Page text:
Facebook’s lofty plans to create its own currency may already be running into difficulty as US politicians come out in opposition of the move.
US treasury secretary Steve Mnuchin has said he is “not comfortable” with the Libra cryptocurrency that Facebook is currently developing, BBC News reports.
He told a press conference yesterday (15 July) that he believed the currency could be leveraged by “money launderers and terrorist financiers” and said it was a national security issue.
US lawmakers will be grilling a Facebook executive later over its plans for the digital currency #Libra. Treasury Secretary Steven Mnuchin says the company has "a lot of work to do" before it can launch the ????. @France24_en #F24???? pic.twitter.com/6tOM6eerKE
— Stephen Carroll (@newstephen) July 16, 2019
Federal Reserve chair Jerome Powell said when speaking to lawmakers earlier this month that he has “serious concerns” about the project. Meanwhile, Trump hinted that Facebook may require a banking licence.
This is one of a series of recent moves by US government that indicate bipartisan resistance to the growing influence and lack of regulation of tech companies.
Democrats in US Congress are also considering a bill that would effectively ban major tech companies from wading into the world of finance by barring them from performing banking functions, potentially putting a major halt to Facebook’s plans.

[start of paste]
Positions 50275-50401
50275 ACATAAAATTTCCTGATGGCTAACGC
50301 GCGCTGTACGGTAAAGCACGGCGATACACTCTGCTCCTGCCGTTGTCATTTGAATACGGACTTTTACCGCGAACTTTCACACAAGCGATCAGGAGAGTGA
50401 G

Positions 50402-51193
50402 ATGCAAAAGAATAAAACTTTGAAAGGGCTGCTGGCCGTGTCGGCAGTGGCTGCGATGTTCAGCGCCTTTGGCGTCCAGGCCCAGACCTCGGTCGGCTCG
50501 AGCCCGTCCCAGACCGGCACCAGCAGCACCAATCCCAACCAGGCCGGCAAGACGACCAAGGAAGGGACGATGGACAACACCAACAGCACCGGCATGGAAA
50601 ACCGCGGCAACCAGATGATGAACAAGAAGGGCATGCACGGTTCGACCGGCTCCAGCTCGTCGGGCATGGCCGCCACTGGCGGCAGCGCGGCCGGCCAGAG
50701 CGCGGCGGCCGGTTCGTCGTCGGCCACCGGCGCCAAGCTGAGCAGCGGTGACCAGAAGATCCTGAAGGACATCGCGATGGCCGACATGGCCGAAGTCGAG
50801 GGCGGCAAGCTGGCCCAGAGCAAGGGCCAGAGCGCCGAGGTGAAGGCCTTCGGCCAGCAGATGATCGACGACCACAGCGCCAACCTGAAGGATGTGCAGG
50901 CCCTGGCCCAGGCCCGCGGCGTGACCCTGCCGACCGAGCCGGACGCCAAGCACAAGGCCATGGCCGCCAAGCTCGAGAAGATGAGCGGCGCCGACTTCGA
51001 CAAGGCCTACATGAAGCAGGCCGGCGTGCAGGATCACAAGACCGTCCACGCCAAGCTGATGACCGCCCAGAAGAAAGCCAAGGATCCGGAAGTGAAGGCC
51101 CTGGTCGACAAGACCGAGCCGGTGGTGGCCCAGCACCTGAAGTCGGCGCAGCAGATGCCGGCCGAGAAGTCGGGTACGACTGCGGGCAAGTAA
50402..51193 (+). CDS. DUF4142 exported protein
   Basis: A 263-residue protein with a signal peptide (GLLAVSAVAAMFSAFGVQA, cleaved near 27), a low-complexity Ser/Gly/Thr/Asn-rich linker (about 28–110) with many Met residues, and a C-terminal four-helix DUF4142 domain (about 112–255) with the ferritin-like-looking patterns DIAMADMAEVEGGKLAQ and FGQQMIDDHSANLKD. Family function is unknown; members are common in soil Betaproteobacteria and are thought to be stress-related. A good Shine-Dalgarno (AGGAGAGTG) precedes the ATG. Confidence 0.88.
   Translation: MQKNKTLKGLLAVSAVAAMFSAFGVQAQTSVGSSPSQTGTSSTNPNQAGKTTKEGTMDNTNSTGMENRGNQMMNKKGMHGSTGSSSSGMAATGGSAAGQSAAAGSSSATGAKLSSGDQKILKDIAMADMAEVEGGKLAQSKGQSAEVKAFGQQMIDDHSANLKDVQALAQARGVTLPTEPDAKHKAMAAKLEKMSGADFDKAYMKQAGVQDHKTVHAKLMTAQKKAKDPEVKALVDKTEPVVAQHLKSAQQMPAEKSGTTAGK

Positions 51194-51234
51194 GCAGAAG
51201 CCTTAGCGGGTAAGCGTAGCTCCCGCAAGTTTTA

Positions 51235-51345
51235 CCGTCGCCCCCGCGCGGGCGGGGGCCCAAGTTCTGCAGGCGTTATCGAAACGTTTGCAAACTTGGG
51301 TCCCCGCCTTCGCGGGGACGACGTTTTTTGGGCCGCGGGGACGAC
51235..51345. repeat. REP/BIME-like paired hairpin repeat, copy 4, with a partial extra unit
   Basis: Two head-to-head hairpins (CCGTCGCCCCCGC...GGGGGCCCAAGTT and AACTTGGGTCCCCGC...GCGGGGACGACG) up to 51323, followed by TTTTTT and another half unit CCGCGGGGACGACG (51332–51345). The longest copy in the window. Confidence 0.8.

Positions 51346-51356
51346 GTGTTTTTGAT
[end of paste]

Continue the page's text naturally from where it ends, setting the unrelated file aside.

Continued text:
Yesterday, the Federal Trade Commission meted out its largest fine on record to Facebook for its various privacy missteps, though some commentators have argued that the $5bn settlement pales in comparison to the company’s overall turnover.
In June, a bipartisan bill was proposed that would compel large tech companies such as Facebook and Amazon to disclose the value of the data they collect and store. Dubbed the DASHBOARD Act, it was proposed by US Democratic senator Mark Warner and US Republican party senator Josh Hawley, who also have proposed a GDPR-esque act entitled the Do Not Track Act, which would provide an opt-out option for online tracking.
As the US 2020 presidential election draws closer, many Democratic candidates have come out in favour of more strictly regulating companies such as Facebook or even breaking them up entirely by enforcing antitrust legislation. Senator Elizabeth Warren made such a proposal a core element of her early campaign, which senators Bernie Sanders and Kamala Harris have also expressed agreement with.